Characterization in Crisis Moments: Three Steps

Mar 19, 2010

In the last post, I talked about experiences that I know will make it into my writing. These are moments that were magical or had an effect on me in some way, ones that I have in my mind specifically as “I will write this one day.”

However, there’s another part of writing from experience, and it helps make your actual writing craft stronger. This is a process I use often, especially at moments of crisis. It’s something that can really help turn a high-impact scene into one that also furthers character development if you do it right.

Currently in POEL, my main character has just discovered a person she loves is in mortal peril and she has to save her. This is a scene that’s been written thousands of times, and has great potential to be exactly like all those other thousands of books. It’s a pivotal scene for her, however, because of how it affects her thoughts and actions going forward. How am I going to make this scene not just impactful, but the kind of scene it needs to be to shape my character?

For high-intensity and high-emotion scenes, I often use a three step process to create the scene. First, I determine what I need this scene to be. It needs to be emotional for my character, but not sentimental. I determine which emotions (based on who she is) she would feel. The moment also needs to be a sort of catalyst for changing my character because of how she’s affected by it, so I have to determine how she really is affected by it. Okay, sounds good. Now what?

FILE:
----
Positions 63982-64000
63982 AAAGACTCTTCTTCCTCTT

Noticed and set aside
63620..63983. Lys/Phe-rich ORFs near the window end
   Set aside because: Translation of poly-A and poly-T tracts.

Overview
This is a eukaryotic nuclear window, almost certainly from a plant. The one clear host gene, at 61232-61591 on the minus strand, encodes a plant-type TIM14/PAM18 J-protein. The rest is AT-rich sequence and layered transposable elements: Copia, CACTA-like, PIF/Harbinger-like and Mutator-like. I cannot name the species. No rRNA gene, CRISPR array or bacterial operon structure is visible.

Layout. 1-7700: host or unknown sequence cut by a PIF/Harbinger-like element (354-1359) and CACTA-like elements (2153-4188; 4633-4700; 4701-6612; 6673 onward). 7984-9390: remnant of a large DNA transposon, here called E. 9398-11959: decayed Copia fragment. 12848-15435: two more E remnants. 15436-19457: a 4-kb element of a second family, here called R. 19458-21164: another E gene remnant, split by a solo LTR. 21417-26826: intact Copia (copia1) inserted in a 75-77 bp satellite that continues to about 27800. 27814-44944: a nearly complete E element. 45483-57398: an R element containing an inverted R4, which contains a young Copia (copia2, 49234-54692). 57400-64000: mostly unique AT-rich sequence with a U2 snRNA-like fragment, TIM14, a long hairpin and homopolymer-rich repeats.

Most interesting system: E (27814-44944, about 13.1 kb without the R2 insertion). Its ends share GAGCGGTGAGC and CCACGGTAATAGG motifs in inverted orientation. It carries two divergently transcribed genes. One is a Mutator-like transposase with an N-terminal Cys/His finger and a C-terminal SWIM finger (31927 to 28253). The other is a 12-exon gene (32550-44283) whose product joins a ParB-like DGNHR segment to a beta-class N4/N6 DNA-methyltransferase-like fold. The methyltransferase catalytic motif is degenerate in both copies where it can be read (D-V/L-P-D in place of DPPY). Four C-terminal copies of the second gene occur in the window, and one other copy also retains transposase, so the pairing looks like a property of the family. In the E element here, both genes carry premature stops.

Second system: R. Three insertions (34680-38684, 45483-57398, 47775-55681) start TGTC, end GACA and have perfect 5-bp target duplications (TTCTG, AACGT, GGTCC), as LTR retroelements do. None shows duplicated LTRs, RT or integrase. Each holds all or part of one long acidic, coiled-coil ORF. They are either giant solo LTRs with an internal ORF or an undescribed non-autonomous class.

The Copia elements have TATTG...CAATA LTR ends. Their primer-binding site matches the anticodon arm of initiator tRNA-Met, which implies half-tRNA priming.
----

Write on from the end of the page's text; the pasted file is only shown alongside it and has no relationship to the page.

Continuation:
Second, I think of a moment in my life that reflects this. Sometimes, depending on what I determined in step one, I’ll think of more than one. So, she’s facing the thought of someone she loves in danger. I felt that when I learned my brother had been in a horrible accident (that he luckily walked away from). I relive the moment, writing down my feelings, how my body reacted, what my thoughts and actions were. Then I think of a moment in my life that was a catalyst for change, and do the same thing. It’s important to remember, you don’t have to have the same exact experience your character does in order to use it! What if you’ve never faced a moment where someone you loved was in danger? Think of another experience that might mirror that of your characters– one that created the emotions, thoughts, or results you want to portray.

Me- Not in the Story!

Now that I’ve got all that good stuff down, I’m onto the third step. I just determined how I felt and acted in a situation like that. There’s only one problem. I am not my character! So now I think about who my character is. How would she react? Would she bite her lip like I did? Would she be praying for the family member? Would she process the emotion like I did, or would she block it, and jump into action immediately? I use my own experience for reference only. I figure it all out, and often write it down. This is the MOST IMPORTANT STEP! The point of all this is to use your experience to get a feel for the situation, but if you put yourself into your story, you just failed. To really make a climactic point like this work, you have to stay true to your character, or the scene is a total bust.

Now, I don’t always use this process. Sometimes, I’m in the groove, I’m in my character’s head, and my fingers are flying. The scene still turns out great! Also, keep in mind that this isn’t a way to OUTLINE the scene. This is a way to FEEL the scene and your character so you can write it better, and hopefully make it more real for your character (and therefore your readers). You still have to focus on plot elements, dialogue, action, description, and all that other wonderful stuff that makes up a scene.

Give it a try! If it works for you, use it! If not, no worries. This is just one technique of many that happens to work for me.


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